Amazing things continue to happen in Entiat, a town that in many ways lost its identity when Rocky Reach Dam was built and the original townsite was flooded in the 1950s. Sixty years later, it feels like the community is on the way and a new identity is being forged.
One thing that has never gone away in the community is the ethic of neighbors helping each other out. Entiat Valley Community Services epitomizes this can-do attitude as well as the ethic of finding ways to help people in need.
On Friday, EVCS held a grand opening celebration for its new facility — the Entiat Valley Community Services Food Bank Center — in a building that previously served as a bakery. This is a significant step forward. The town now has a one-stop shop for services that had been scattered all over town, in the grange hall, the school and in a decrepit tiny building that served as the food bank.
The new building serves all these needs and more. Besides the food bank, there's a clothing section, a place for kids to hang out and do homework and space for regular medical visits from Columbia Valley Community Health professionals. They've built partnerships with an array of organization to serve specific needs and there's a long list of programs to meet community needs.
That EVCS was able to get this done is nothing short of a miracle; owning a building seemed like an impossible dream goal a year ago. After all, this has been an organization with a budget in the hundreds of dollars. With the guidance of May and John Segle, Kathy Montgomery and Mike Seat, the group was able to get support from the state Department of Commerce the local medical community and other partners. An anonymous donation of $50,000 was crucial to securing the building. A bank loan for $49,000 is outstanding, so the community has work to do to get that paid off.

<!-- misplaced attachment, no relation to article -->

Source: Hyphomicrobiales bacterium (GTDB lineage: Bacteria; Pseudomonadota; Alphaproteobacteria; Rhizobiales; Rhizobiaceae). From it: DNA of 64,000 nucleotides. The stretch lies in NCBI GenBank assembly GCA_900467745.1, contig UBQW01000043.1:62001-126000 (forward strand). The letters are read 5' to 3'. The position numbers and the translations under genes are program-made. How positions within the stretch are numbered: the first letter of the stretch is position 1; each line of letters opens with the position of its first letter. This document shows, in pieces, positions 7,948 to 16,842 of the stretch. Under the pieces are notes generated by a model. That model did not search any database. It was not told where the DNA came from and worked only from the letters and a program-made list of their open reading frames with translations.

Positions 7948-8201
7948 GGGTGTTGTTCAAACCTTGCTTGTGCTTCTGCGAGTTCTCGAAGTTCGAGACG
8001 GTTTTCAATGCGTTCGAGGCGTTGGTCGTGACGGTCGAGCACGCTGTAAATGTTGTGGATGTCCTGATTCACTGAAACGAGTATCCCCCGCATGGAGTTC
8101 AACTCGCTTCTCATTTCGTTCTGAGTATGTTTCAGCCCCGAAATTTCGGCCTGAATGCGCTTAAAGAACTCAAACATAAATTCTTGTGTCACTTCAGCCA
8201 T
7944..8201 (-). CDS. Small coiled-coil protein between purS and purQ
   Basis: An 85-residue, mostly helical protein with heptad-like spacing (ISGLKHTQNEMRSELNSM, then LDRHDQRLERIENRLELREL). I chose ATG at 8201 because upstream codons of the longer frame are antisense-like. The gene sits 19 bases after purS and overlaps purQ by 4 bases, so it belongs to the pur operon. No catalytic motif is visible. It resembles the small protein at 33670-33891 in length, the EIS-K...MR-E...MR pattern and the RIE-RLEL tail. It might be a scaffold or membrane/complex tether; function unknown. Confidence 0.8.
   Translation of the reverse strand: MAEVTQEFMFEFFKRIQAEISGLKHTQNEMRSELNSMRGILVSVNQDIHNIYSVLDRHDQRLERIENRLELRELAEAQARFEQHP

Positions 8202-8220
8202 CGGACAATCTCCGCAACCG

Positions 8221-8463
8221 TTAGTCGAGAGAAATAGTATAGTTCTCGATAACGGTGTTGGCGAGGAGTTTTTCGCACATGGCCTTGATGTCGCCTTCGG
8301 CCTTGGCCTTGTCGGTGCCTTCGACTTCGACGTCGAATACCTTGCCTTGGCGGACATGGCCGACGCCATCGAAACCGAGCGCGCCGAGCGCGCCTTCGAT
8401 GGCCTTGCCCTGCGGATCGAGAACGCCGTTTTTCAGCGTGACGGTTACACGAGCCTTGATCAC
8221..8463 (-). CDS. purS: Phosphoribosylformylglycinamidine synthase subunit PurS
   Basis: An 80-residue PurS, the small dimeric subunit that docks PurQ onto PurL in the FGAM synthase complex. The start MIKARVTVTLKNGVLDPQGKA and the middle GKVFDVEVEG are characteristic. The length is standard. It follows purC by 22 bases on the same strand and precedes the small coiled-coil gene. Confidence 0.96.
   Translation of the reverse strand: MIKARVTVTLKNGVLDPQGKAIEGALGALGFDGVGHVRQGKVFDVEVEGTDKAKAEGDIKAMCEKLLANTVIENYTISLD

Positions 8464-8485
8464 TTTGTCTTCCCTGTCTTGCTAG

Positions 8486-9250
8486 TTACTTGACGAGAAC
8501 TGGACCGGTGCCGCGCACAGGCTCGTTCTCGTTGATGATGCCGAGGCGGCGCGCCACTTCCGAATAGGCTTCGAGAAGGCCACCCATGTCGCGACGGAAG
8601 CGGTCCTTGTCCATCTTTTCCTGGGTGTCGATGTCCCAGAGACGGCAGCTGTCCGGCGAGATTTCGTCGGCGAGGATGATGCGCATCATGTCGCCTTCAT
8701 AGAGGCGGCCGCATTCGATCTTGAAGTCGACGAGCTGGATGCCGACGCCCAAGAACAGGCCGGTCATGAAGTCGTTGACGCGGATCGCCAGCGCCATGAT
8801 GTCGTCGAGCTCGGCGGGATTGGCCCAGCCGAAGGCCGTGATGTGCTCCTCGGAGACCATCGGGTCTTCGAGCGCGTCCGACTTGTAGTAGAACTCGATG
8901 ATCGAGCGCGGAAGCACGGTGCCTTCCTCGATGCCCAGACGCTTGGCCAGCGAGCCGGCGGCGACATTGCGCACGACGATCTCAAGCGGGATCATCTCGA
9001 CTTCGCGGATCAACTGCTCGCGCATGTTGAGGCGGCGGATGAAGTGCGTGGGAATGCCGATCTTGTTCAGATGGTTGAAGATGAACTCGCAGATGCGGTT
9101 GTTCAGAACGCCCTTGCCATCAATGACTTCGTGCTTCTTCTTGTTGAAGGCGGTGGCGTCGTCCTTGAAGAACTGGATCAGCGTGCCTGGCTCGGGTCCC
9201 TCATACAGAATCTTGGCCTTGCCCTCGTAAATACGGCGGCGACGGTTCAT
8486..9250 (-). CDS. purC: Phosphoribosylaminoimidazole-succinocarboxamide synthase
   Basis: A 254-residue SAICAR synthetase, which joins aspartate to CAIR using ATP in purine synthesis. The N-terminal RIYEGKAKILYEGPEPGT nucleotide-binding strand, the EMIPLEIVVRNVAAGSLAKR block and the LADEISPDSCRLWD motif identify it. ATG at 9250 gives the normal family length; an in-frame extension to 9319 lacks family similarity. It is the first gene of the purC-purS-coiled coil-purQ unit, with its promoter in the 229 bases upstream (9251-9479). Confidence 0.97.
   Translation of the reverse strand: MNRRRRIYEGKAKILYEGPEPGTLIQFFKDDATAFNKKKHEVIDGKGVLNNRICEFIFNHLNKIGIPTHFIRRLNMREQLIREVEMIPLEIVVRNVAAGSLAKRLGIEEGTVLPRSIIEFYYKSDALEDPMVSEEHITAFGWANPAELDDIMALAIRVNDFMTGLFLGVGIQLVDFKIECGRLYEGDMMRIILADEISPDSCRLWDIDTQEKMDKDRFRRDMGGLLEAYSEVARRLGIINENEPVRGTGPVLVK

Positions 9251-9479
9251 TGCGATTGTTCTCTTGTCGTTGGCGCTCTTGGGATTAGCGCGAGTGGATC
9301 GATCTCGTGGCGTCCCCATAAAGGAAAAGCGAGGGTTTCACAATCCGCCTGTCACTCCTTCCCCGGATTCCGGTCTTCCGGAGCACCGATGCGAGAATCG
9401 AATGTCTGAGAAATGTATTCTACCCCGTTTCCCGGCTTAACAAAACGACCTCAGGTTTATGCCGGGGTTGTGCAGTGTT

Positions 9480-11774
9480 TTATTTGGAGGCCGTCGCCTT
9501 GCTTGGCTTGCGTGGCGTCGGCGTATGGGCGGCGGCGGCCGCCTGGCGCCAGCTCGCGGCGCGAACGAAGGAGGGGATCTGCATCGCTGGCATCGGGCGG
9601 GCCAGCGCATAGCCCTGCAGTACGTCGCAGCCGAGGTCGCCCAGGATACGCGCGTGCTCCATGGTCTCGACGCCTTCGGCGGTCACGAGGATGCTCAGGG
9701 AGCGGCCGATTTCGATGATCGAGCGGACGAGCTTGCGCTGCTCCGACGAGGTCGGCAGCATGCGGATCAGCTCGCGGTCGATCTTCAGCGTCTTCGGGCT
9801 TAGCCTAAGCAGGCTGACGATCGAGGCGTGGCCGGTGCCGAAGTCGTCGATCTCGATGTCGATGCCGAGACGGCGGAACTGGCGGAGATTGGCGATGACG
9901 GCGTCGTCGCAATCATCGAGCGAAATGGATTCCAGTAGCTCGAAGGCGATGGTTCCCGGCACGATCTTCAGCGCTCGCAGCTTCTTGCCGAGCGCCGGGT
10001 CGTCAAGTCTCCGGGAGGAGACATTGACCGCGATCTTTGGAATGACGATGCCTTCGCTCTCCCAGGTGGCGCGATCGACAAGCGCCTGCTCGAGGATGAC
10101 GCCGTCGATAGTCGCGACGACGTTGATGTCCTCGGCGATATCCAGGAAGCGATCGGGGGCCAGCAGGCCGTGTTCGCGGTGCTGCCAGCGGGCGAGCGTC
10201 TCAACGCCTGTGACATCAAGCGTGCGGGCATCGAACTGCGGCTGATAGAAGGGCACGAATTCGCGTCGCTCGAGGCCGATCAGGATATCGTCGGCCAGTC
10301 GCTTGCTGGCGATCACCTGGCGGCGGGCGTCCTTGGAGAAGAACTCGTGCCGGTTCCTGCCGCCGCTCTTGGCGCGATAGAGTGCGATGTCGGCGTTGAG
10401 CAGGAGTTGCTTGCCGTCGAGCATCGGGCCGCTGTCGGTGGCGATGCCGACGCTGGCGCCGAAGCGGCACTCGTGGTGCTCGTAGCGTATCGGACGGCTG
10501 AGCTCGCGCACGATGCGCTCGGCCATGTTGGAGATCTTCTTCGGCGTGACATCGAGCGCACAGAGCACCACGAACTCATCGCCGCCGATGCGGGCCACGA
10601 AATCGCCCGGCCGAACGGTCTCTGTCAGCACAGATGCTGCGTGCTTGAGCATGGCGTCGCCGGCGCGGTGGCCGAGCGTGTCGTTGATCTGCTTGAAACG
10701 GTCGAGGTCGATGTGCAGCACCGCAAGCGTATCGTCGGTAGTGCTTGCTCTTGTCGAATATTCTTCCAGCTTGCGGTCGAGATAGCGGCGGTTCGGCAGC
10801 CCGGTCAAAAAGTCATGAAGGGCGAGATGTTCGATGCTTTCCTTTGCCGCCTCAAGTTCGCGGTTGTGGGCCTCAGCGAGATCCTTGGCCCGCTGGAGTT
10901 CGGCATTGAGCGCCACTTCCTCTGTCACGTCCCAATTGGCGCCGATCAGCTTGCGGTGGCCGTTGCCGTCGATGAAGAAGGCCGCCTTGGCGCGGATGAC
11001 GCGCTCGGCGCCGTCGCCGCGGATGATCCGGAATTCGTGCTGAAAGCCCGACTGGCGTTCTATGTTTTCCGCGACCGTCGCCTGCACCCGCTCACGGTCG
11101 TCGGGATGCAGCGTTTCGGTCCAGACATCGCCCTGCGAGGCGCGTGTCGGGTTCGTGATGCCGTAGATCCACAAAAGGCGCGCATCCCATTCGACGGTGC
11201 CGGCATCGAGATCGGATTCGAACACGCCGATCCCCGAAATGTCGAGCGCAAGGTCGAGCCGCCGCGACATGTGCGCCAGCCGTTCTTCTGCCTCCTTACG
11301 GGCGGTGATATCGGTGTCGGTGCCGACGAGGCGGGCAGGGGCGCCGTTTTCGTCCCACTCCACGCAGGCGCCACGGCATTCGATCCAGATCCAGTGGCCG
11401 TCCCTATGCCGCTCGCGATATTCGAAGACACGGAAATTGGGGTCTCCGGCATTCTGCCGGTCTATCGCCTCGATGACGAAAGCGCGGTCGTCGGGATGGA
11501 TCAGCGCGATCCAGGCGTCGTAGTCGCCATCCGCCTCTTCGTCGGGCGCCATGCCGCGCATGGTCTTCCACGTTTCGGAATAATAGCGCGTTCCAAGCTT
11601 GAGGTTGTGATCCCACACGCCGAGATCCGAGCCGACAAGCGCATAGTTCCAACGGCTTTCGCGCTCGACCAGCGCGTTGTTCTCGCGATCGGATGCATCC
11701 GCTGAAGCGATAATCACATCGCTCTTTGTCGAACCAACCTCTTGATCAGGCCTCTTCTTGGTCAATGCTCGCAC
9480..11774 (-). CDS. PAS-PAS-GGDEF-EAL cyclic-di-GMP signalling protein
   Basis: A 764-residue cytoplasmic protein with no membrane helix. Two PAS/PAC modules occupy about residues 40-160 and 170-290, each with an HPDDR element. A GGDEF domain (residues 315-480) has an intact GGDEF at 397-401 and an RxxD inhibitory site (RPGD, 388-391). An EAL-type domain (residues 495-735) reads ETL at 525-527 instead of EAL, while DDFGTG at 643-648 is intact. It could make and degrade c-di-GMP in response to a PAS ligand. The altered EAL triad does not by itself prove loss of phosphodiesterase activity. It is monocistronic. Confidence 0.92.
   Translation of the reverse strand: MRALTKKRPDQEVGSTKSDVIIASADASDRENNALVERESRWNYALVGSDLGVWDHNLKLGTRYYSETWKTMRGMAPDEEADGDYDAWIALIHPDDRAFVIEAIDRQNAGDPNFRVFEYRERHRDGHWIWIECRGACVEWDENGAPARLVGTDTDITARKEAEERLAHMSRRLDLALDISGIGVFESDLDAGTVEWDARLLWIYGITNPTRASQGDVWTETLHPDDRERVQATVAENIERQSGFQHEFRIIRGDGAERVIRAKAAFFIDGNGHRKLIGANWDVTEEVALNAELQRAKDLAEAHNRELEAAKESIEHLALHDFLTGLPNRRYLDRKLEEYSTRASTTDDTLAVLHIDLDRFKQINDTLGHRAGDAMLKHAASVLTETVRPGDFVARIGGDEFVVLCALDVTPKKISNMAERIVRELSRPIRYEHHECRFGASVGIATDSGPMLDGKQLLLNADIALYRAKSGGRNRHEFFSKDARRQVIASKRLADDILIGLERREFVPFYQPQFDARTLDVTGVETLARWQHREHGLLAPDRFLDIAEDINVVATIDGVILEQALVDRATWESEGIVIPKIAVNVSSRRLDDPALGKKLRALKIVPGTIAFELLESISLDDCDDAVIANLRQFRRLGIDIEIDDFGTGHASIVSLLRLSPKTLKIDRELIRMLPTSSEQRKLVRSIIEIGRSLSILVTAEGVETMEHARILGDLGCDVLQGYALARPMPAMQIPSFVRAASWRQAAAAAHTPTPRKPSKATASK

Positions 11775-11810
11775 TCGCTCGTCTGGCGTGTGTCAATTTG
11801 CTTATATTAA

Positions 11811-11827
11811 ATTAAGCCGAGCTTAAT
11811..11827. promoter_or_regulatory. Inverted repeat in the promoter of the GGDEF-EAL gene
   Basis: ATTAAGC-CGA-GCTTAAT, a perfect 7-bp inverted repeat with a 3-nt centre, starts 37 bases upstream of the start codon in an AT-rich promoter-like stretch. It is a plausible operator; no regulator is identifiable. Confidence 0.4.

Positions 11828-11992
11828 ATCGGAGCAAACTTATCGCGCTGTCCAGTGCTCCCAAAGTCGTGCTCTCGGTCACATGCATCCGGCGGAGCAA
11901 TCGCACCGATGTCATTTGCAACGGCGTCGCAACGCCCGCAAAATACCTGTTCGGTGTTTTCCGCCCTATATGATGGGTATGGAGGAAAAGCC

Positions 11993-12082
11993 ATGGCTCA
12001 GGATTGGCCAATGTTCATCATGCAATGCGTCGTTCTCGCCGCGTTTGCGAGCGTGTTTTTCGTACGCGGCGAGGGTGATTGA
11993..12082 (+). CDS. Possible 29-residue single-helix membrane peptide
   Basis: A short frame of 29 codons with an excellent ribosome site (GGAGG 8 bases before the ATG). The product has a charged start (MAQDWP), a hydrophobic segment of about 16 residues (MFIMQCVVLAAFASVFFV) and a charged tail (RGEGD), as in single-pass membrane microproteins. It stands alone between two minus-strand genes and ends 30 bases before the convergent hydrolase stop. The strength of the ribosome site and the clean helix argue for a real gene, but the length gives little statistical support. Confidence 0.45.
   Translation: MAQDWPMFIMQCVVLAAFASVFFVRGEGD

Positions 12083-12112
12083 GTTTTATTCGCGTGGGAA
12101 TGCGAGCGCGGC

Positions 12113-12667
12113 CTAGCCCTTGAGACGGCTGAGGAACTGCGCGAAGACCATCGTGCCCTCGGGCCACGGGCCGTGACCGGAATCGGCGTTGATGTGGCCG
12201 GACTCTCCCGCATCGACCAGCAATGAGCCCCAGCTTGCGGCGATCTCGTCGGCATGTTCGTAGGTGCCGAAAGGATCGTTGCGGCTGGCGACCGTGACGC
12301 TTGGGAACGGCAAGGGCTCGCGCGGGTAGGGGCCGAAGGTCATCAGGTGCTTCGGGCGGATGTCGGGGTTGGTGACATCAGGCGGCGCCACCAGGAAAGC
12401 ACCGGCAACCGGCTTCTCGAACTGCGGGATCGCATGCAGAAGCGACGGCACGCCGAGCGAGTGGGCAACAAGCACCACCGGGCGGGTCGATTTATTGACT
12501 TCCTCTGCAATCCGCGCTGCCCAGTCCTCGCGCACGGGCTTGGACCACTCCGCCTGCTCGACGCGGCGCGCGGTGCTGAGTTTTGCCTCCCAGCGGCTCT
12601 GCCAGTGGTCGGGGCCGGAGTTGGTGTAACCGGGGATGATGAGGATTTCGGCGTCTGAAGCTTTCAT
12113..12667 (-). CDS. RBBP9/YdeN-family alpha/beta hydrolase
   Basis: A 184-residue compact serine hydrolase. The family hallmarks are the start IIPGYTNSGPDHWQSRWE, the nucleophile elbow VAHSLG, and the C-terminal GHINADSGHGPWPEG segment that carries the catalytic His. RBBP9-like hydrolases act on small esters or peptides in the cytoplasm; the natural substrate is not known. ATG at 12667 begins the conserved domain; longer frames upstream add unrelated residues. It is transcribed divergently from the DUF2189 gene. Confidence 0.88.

"Can you believe we're hear one year later," May Segle asked the crowd of about 40 people. "It's nothing short or a miracle." Bob Soule of the Community Action Council admitted he thought it would take them four or five years to make the project a reality. "You proved me wrong," he said with a chuckle.
Dr. Peter Rutherford, CEO of Confluence Health in Wenatchee, had an interesting perspective. He talked about the need for communities to take the initiative in caring for people. Health is more than just medical care, said Rutherford. It includes dental care, education, proper nutrition and social support. That's what EVCS is providing at a very low cost and with great effectiveness, he pointed out.
The project was a community-wide effort with lots of volunteers like Carl and Darlene Brooks, Mike Seat and Harvey Seat, Segle said. However, Segle is the straw that has been stirring the drink for this amazing project. Kathy Chance of the Department of Commerce said the diminutive Segle showed great perseverance in getting the project done. "She's the little engine that could," said Chance.
Adding to the festivities was a donation by the Pomona Grange of $500 to the building fund as well as a blessing of the facility by Colville Confederated tribal members Wendell George, Bennie Marchand, Dan Edwards and Robert Stafford.
We live in a society that prizes individual accomplishment above all else. The folks in Entiat remind us that working together in community for the greater good is every bit as crucial to the health and well being of everyone.